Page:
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College of Human Development, Culture, and Media
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Counseling Psychology

The overarching goal of the Ph.D. in Counseling Psychology, offered through Seton Hall University's College of Human Development, Culture, and Media is to prepare counseling psychologists in the scientist-practitioner model to assume roles as responsible, competent members of the professional psychological community with an understanding of both the value of research and applied practice. The program is accredited by the American Psychological Association (APA) through its Office of Program Consultation and Accreditation (750 First Street NE, Washington, D.C. 20002-4242; Phone: 202-336-5979) since October 22, 1999.

The Program

The Ph.D. in Counseling Psychology is a 94-credit, full-time program. All students follow a defined sequence of training in theory, multicultural competence, research and practice. Consistent with the scientist-practitioner model, students are involved in research projects throughout their training. This begins in the first year, with an assignment as a research assistant to a faculty member and culminates with the design, data collection and analysis of at least one independent research project in addition to the dissertation.

Students have a variety of opportunities to engage in leadership activities and community outreach including involvement in professional organizations and the Counseling Psychology Student Association. First-year students complete practicum placements as a cohort working with populations across the lifespan. Second through fourth year students apply for externships in various settings within the areas including college counseling centers, hospitals, and community mental health centers. The program will culminate with a full-time internship during the fifth year.

Advanced Study in Counseling Psychology


Students in Seton Hall's Ph.D. program in Counseling Psychology are involved in advanced study of therapeutic approaches that will be most effective for individuals with mental health concerns.

Lindsay Blevins, M.A.

"The Counseling Psychology Ph.D. program has provided me with the competencies and training to be an effective, self-aware, and multiculturally sensitive scientist-practitioner with the ability to promote advocacy and social justice in a variety of settings."

Lindsay Blevins, M.A.
4th Year Counseling Psychology Ph.D. Student

Admissions Requirements

  • Online Application
  • Official transcripts from all institutions attended 
  • Three (3) letters of recommendation from former faculty, professional colleagues, or supervisors 
  • Resume or C.V. 
  • Personal statement, outlining a description of related work experience, qualifications, and academic and professional goals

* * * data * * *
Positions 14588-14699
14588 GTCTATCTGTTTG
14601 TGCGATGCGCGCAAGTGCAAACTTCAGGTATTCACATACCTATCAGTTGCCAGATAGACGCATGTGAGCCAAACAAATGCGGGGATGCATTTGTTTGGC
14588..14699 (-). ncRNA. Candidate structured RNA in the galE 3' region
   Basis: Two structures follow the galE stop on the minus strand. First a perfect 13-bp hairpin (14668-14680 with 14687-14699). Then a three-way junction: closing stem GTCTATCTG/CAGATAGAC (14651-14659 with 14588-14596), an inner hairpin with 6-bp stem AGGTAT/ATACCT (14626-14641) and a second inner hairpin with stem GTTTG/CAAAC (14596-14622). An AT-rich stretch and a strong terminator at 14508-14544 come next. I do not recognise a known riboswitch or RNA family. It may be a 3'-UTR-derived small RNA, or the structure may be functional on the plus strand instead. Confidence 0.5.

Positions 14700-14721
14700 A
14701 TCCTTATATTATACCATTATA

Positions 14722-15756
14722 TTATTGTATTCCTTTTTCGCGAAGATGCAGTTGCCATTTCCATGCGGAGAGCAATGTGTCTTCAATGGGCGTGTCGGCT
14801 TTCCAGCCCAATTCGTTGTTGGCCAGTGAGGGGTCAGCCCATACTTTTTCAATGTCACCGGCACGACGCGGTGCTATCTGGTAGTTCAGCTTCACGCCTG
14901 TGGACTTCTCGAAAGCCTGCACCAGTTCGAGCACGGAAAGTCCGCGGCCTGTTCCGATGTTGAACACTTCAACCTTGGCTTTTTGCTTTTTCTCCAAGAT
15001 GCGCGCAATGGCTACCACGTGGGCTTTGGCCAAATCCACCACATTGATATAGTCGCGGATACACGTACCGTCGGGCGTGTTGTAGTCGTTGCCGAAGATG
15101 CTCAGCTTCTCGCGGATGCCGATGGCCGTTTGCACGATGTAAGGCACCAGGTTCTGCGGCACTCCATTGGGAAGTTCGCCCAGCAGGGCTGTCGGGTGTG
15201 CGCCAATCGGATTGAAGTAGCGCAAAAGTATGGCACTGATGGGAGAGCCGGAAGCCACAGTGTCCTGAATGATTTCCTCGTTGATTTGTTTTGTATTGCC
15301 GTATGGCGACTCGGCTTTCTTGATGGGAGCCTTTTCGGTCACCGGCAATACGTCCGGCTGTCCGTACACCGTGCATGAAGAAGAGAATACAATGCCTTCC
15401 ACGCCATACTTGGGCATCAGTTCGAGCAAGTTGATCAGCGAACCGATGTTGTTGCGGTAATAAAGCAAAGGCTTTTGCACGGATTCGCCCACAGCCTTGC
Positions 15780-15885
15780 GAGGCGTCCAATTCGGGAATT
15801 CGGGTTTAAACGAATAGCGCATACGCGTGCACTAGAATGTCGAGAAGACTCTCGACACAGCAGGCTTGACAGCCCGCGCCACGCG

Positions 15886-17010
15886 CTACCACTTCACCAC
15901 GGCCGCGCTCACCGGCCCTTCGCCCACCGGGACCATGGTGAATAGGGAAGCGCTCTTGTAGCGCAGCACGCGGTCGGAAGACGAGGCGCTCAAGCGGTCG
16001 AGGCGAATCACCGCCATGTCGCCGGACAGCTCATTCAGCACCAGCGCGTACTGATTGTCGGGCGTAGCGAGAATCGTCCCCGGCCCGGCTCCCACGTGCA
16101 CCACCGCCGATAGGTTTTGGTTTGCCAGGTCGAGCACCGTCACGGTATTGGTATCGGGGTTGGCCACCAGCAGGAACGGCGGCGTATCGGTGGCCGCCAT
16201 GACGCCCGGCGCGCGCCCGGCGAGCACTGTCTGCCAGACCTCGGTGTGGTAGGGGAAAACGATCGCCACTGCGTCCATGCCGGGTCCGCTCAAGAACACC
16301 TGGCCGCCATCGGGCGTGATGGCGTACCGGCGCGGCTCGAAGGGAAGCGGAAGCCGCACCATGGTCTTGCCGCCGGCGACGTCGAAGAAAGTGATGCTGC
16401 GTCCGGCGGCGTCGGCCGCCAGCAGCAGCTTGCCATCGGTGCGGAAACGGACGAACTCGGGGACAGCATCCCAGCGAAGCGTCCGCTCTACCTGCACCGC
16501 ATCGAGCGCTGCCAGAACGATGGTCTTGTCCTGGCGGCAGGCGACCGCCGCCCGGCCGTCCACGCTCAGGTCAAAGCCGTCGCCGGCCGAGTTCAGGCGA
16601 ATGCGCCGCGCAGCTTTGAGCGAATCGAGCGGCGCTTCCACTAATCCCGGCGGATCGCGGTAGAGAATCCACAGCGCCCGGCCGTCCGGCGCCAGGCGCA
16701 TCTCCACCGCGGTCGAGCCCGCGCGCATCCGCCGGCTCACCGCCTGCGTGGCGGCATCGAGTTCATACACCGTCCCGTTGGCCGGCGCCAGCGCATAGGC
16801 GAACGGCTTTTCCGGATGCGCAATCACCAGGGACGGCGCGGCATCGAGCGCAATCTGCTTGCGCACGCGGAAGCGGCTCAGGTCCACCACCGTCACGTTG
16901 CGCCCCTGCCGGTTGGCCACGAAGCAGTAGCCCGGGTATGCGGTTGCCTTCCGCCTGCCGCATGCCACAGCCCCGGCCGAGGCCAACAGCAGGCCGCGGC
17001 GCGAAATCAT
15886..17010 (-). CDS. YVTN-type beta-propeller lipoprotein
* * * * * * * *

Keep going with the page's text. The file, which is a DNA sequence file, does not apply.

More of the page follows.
• Sample of work that demonstrates the applicant’s ability to perform at the doctoral levelApplicants who believe their standardized test scores are not representative of their potential are particularly encouraged to submit work samples 
  • Optional: Official score report from the GRE; Psychology GRE scores are recommended, but also optional 

The program admits students at both the post-bachelors and post-masters levelsAdmission to the program is competitiveThe program focuses on students who have demonstrated interests in both research and practice. 

Application Deadline 

  • Deadline for program admission is December 1st.  The program begins during the Fall semester. 

Application Review 

Program faculty review each application across several criteria to indicate that the applicant's stated professional and research goals are consistent with the training goals of the program.  The application is rated across several program criteria, including, but not limited to, undergraduate G.P.A., standardized test scores, research experience, writing skills and professional and research interests. 

The faculty will invite 20-25 applicants for a one day on-campus interview.  Program offers are generally made to 6-8 applicants following the on-campus interview by mid-February.   

Applicants who were not extended an interview may re-apply, although applying more than two times is not encouraged. 


The faculty in the College of Human Development, Culture, and Media are expert researchers and practitioners in teacher and leader preparation as well as professional psychology and family therapy. Many are actively engaged with schools and community agencies, modeling best practices to their students in the university classroom and in the field. Collaboration within departments and across is encouraged with the recognition that supporting and improving the lives of children, families and communities is a complex process.

View all Human Development, Culture, and Media faculty »

Photo of Zubin DeVitre posing
Zubin DeVitre
Assistant Professor
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Minsun Lee posing
Minsun Lee
Associate Professor, Counseling Psychology Director of Training
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Take the Next Step

The College of Human Development, Culture, and Media is dedicated to ensuring that its professional preparation programs are based on essential knowledge, evolving technology, research findings, and reflective practice. Each program is committed to developing collaborative relationships and cooperative efforts with schools, agencies, and institutions so that its efforts remain linked to the world of practice and research, and meet the needs of communities. The College is nationally accredited by APA and CAEP.

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Contact Us

  • Diana Minakakis
  • Director, Office of Graduate Admissions
  • [email protected]
  • (973) 761-9668